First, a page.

Mr Gore, who met Labor politicians and business leaders in Melbourne, said the US state of California showed states could go it alone when it came to initiatives that created economic growth and green industry jobs.
"It's too early in the year to conclude that the (US) national government will not (act), but for my part, I am just happy that these state governments are filling whatever void might be left ... moving in a very bold and imaginative way, to provide the kind of leadership that I think most Australians are asking for," he said.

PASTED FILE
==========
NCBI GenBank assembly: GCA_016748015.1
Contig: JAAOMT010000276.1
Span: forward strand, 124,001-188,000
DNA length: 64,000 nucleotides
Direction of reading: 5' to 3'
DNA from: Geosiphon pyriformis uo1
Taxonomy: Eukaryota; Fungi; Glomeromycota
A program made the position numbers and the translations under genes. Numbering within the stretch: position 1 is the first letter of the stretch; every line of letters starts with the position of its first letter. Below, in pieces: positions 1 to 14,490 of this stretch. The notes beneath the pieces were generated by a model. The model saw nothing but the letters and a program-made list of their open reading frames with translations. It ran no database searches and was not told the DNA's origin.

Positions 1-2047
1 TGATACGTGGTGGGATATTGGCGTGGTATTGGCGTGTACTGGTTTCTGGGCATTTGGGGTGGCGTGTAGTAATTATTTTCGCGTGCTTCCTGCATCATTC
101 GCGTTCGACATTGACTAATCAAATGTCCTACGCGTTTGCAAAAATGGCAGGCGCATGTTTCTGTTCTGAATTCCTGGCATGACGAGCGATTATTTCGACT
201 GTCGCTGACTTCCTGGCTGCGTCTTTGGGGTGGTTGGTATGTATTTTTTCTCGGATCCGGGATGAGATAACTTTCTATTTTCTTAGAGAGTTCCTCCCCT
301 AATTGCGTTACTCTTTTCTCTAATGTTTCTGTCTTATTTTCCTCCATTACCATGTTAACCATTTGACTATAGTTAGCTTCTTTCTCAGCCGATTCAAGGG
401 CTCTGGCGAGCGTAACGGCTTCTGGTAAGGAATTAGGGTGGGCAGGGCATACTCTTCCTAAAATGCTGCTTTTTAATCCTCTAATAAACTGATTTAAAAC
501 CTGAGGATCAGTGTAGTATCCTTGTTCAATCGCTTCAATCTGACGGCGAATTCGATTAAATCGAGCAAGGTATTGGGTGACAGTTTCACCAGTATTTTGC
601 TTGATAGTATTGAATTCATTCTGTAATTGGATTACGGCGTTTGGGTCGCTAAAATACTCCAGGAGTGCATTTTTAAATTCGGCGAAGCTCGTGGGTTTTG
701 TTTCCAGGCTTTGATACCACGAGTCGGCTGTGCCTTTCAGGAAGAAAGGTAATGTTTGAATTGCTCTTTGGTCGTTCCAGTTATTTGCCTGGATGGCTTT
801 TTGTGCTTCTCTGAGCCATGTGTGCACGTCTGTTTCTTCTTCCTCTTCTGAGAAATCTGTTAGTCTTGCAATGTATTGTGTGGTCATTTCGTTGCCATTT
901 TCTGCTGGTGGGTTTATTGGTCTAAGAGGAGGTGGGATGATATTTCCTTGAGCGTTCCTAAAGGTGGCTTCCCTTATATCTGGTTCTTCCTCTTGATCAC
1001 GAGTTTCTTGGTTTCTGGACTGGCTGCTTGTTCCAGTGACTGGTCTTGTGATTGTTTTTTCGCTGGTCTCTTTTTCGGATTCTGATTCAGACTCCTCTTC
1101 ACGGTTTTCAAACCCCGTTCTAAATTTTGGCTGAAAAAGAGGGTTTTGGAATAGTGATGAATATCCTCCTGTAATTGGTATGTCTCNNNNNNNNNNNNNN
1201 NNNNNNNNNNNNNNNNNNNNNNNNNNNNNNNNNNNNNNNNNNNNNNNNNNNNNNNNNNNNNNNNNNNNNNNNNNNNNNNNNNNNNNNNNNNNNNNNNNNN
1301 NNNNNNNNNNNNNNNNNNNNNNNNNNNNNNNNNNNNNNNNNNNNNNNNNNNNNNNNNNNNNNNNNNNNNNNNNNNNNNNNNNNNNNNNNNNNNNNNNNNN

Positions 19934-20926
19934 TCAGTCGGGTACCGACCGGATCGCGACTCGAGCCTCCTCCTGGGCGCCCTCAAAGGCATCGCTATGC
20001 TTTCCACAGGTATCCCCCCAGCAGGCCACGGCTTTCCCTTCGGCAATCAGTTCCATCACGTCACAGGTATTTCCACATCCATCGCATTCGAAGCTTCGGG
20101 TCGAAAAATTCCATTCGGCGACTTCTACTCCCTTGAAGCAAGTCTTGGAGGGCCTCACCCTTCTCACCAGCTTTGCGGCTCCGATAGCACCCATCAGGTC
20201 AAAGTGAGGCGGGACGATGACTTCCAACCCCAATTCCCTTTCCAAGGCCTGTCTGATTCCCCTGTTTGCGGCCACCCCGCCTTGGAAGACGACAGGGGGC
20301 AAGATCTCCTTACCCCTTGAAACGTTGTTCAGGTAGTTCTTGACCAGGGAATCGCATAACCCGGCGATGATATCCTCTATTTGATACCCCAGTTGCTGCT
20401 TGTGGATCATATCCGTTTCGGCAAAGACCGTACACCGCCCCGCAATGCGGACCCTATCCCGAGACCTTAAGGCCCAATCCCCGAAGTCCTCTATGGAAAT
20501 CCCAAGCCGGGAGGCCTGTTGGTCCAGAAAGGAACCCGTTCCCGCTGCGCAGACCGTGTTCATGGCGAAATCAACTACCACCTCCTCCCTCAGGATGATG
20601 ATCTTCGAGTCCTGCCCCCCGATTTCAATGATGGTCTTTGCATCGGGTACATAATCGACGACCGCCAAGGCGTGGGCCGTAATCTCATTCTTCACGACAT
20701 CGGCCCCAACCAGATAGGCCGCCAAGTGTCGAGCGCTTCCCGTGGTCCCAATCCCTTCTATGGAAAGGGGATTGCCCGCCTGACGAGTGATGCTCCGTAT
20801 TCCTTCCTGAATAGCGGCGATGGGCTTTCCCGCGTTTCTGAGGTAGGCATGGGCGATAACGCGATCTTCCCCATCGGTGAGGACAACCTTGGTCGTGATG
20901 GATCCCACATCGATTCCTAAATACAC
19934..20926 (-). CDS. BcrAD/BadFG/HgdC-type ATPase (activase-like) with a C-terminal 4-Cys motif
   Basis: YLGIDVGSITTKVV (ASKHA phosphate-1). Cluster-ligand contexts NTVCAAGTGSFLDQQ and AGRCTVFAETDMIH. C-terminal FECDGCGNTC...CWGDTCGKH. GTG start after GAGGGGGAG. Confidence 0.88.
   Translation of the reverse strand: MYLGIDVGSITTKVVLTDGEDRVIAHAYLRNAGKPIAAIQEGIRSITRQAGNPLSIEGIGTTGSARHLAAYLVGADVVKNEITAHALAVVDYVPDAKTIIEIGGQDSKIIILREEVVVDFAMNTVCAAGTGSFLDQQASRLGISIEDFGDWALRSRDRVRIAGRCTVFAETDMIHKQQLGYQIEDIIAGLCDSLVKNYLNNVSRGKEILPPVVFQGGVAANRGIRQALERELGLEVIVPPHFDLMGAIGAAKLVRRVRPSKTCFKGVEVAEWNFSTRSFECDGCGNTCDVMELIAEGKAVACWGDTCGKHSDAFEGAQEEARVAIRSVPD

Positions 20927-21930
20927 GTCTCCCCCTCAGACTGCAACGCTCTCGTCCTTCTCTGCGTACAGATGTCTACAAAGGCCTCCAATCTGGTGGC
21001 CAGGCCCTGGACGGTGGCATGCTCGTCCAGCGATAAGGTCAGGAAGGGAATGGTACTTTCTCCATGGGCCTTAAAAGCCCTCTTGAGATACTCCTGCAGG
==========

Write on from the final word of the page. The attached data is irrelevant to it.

Mr Gore also said the Abbott government's climate policies had caused "head-scratching" in the international community, at the same time the US and China had agreed on historic actions before the UN's Paris climate convention later this year.
Environment ministers from Victoria, Queensland and South Australia, along with Federal Opposition Leader Bill Shorten, met Mr Gore.
Mr Shorten said their talks confirmed Labor was on the right track with climate policy.
Victorian opposition leader Matthew Guy said the Victorian government needed to state whether it supported a carbon tax, as the tax would be "disastrous" for the state.